The time leading up to New Years is typically about everything but resolutions or related reflection. With the seasonal slew of parties, shopping, and travel, resolutions too often emerge spontaneously from the hazy shadow of holiday recovery. Little wonder these last minute, little thought out pledges barely make it beyond the starting gate. Heres a modest proposal to consider: forget the resolutions (for now). Instead of planning for 2011, take the day (or more) to mull, ponder, scrutinize, dissect, chew on, and generally pore over 2010. Think long and hard from where you were sitting last January 1st to now. What kind of year was it for your health and overall well-being? (Do I hear applause, sighs, groans?) What were your successes? Your failures? Unfinished business? New or ongoing excuses? (Hint: Brutal honesty and unbridled inquest are key here.) Wherever you are in your Primal journey, this New Years Eve theres a lot to gain from a serious and thorough self-review.
So, heres the nitty gritty. Find some time when you can be by yourself (or at least be free from rampant interruption). Take out some paper. Yes, really. Commit to the process. Heres a PDF you can print off for this very purpose. (Added bonus: it pairs perfectly with the document in tomorrows post. Stay tuned.) Start perusing this years story.
Recall your triumphs and failures in all their revealing detail. Ask yourself what was behind the successes and shortcomings. Look your ghosts in the eye. Submitting yourself to this examination is a crucial step of the process. (You dont want to be a step-skipper, do you?)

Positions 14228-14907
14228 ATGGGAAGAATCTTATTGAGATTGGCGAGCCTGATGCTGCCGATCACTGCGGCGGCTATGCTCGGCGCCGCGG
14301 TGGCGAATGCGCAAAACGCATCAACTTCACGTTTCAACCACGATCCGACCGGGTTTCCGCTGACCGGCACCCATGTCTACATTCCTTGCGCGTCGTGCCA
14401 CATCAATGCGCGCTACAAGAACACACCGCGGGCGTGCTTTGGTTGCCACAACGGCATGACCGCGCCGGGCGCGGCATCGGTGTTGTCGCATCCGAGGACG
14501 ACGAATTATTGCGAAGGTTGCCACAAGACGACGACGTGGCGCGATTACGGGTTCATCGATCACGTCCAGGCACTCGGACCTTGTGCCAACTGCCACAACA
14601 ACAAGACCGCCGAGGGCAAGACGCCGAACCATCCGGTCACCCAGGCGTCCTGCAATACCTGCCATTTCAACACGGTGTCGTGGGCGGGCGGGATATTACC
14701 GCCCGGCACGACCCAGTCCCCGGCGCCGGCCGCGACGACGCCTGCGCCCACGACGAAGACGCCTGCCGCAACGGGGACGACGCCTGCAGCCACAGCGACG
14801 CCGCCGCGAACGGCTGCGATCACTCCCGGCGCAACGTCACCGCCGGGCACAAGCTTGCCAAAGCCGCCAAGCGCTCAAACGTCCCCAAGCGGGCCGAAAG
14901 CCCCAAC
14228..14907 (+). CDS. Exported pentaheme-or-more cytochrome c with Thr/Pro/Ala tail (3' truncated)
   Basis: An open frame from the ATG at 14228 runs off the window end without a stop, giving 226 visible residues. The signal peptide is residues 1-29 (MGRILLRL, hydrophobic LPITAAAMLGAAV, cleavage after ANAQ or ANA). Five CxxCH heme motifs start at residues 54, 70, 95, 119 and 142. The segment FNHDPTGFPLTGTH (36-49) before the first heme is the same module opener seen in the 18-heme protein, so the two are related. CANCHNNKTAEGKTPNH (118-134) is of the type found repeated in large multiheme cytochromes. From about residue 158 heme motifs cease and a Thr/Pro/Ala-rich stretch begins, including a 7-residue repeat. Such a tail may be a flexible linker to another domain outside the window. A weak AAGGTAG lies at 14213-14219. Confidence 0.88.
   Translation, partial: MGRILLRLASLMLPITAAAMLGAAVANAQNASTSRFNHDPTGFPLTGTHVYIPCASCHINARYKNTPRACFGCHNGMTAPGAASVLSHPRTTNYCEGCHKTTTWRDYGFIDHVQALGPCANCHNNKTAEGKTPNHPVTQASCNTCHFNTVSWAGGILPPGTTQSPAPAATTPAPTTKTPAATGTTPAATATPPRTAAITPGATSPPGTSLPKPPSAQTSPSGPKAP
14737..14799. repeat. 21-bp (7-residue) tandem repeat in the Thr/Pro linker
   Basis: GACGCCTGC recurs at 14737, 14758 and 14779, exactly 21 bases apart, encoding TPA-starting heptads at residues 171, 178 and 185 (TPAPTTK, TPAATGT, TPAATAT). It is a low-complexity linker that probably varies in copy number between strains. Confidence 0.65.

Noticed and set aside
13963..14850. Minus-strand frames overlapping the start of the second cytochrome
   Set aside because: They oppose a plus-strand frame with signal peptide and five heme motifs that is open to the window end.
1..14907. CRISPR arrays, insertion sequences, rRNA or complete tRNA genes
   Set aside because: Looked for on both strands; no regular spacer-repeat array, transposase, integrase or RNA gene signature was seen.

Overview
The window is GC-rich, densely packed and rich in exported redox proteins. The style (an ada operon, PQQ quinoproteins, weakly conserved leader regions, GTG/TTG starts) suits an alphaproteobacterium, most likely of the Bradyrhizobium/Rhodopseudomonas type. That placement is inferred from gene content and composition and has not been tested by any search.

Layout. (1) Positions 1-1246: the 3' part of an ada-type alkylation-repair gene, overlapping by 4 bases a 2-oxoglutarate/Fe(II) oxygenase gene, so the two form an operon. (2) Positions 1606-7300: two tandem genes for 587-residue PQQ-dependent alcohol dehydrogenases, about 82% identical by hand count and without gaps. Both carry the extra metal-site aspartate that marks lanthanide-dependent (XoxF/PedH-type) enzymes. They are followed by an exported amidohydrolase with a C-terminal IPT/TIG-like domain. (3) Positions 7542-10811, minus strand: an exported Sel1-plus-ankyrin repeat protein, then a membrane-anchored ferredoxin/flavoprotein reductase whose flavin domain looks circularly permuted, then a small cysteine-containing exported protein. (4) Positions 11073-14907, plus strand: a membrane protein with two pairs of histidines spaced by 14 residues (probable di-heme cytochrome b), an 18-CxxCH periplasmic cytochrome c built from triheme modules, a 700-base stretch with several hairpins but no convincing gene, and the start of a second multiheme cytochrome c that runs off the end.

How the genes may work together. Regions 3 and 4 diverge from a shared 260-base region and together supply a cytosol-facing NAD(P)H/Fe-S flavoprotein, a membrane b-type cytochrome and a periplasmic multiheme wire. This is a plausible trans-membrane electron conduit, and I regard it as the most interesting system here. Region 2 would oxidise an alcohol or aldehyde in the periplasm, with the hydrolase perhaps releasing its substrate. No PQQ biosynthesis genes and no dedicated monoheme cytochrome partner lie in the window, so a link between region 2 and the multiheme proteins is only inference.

The principle behind the exercise is this: understanding where youve been and how things have worked (or not) in the past will help you create a more promising agenda as you move forward. On the subject of health and wellness, what did you attempt this past year? Where were you successful in your endeavors? What strategies, relationships, and other aids facilitated that success? Where did you fall short? What about your approach or motivation just didnt get you over the hump? What excuses did you make? Write em all down every single one. What choices and situations contributed to your stumbling? What do you think couldve helped you gain back your traction?
Im sure you see what Im getting at here. Examine your experience and learn from it. Its not about kicking yourself for not following what shouldve worked. If youre genuinely committed, its about setting yourself up for success however that should look for you personally. Weve all dealt in trial and error. Its accepting the lesson that matters.
January 1, 2011
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